An inspirational trailblazer who holds a special place in Australia’s history books will be honoured by a new memorial at the Castlemaine General Cemetery.
Minister for Women Gabrielle Williams today joined Member for Bendigo West Maree Edwards at the Cemetery to unveil the memorial honouring Frances “Fanny” Finch.
Fanny Finch became one of the first women to vote in Australia in 1856, exploiting a loophole in Municipal Institutions Act of 1854 which granted suffrage to rate-paying “persons”.
The ballots of Fanny Finch and another unnamed woman that voted were later disallowed and the Act was amended in 1865 so that only men could vote.
Fanny Finch was born in London and had African heritage. As a single mother, she ran a restaurant and lodging house at Forest Creek and was also involved in sex work. Her restaurant was trashed on numerous occasions by police, motivating her to vote and become a strong advocate for fairness.
Women in Victoria finally received unconditional suffrage in 1908, more than 50 years after Fanny Finch cast her momentous ballot.
The memorial has been funded thanks to a $4,000 contribution by the Andrews Labor Government.
As stated by Minister for Women Gabrielle Williams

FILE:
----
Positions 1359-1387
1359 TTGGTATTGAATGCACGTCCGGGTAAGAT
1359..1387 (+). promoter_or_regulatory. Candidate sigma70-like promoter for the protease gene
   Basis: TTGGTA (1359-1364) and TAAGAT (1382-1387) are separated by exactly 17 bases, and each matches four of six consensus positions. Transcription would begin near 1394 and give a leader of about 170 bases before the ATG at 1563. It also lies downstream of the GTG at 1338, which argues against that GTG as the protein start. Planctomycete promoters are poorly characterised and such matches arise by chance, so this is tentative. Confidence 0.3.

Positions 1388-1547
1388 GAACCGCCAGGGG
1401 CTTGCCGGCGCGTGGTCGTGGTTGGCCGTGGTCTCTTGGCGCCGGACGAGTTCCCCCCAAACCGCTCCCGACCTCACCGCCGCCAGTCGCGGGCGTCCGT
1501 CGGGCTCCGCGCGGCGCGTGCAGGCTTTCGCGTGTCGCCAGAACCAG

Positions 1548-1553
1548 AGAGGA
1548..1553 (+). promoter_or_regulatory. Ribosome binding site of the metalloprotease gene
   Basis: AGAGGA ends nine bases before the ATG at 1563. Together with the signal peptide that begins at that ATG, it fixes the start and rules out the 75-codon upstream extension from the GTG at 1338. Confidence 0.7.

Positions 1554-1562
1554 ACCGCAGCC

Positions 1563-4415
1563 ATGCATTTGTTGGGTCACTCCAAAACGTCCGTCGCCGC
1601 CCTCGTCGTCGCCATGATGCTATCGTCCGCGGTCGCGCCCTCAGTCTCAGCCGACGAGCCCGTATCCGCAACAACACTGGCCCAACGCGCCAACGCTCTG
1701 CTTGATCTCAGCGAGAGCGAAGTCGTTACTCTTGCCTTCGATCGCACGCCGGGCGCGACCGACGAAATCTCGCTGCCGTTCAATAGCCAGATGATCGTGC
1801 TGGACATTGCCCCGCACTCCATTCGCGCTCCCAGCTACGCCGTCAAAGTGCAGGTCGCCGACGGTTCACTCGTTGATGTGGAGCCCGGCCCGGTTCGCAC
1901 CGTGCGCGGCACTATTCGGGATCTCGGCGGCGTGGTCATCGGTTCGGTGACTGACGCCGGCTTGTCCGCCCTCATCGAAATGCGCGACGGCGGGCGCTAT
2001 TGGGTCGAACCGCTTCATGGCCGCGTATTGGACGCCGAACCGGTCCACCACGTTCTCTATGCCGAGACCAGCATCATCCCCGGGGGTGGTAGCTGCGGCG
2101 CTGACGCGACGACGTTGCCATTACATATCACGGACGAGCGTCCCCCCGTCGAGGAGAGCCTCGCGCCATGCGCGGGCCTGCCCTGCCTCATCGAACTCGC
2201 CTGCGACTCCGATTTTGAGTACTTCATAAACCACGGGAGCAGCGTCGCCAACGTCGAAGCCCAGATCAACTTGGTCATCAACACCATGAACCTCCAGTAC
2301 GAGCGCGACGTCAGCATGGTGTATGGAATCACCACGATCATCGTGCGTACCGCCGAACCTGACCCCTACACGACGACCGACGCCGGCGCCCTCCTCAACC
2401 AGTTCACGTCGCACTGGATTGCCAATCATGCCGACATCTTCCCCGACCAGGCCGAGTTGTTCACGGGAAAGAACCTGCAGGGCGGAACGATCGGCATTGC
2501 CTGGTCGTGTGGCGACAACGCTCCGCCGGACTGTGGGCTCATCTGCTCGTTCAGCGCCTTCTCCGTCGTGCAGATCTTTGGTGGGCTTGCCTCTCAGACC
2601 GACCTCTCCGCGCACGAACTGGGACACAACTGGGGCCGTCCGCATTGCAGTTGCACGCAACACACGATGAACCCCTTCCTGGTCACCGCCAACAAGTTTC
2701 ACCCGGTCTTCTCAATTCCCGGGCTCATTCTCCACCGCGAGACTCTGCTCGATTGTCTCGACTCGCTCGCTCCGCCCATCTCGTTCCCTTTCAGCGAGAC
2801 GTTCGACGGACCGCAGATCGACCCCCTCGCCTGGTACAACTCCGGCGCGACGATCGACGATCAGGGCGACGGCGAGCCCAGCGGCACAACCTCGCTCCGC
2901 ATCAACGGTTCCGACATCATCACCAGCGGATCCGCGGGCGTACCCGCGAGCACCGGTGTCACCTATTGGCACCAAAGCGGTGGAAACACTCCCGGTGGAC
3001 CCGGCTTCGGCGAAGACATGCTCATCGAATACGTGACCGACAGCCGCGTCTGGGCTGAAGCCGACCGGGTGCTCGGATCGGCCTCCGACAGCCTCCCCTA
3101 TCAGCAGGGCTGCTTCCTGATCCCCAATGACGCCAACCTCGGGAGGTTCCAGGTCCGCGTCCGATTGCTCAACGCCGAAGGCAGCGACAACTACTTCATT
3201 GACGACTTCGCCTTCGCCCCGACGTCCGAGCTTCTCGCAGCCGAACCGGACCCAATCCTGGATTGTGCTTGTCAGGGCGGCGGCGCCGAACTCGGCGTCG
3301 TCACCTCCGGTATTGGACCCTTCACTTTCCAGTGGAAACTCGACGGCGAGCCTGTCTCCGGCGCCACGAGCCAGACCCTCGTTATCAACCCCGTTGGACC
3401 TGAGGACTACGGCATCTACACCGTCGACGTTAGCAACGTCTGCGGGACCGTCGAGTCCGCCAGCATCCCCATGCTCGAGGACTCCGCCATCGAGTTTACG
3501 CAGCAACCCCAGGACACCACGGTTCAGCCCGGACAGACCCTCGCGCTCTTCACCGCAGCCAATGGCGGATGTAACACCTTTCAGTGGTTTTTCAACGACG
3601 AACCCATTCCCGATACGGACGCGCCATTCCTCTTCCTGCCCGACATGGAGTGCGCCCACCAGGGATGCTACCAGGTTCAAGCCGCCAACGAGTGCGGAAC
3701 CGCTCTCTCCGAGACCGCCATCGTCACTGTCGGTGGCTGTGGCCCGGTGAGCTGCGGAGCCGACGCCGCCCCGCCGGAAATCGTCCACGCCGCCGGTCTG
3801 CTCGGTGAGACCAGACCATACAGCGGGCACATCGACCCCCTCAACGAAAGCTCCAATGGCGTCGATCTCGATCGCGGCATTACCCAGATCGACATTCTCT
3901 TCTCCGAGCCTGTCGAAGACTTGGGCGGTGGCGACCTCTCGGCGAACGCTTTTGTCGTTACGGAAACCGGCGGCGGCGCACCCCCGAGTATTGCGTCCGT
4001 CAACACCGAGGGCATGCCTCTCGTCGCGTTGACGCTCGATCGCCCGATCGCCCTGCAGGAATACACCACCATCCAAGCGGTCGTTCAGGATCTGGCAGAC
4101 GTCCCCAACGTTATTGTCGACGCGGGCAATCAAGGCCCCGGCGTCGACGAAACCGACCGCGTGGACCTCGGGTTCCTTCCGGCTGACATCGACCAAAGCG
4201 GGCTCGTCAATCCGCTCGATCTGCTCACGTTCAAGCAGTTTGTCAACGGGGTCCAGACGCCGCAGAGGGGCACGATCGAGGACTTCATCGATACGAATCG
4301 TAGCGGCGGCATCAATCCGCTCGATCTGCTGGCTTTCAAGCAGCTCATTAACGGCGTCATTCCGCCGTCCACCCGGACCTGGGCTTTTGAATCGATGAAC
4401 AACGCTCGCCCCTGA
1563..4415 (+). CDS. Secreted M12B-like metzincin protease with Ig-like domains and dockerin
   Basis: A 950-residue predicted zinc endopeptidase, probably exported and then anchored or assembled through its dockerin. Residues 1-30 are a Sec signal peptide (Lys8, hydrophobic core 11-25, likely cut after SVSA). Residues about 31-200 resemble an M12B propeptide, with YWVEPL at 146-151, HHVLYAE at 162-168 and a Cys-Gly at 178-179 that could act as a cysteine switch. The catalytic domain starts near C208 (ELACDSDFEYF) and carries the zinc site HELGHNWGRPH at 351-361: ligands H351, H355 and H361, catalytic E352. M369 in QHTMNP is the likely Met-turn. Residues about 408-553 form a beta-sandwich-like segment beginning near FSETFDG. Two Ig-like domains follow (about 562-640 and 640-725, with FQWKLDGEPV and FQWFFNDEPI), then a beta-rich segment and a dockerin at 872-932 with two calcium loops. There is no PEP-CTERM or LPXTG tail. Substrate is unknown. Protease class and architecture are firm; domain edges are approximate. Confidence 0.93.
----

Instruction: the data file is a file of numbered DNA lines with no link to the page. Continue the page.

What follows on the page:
“Fanny Finch is a trailblazer and her story ought to be told to thousands of Victorians. This is an important way of making sure it can.”
“We still have so much more to do to achieve gender equality in Victoria, but bit by bit we’re getting it done because it’s 2020 and women and girls deserve every opportunity to succeed.”
“The stories of women are often overlooked in historical accounts. It’s critical that we remember and celebrate them.”
As stated by Member for Bendigo West Maree Edwards
“Fanny fought hard to make Victoria a fairer place for women and girls – both of her generation and for many generations to come.”
“I congratulate the Castlemaine General Cemetery and Fanny’s descendants for their hard work in paying Fanny the homage she deserves and bringing her memory back to life.”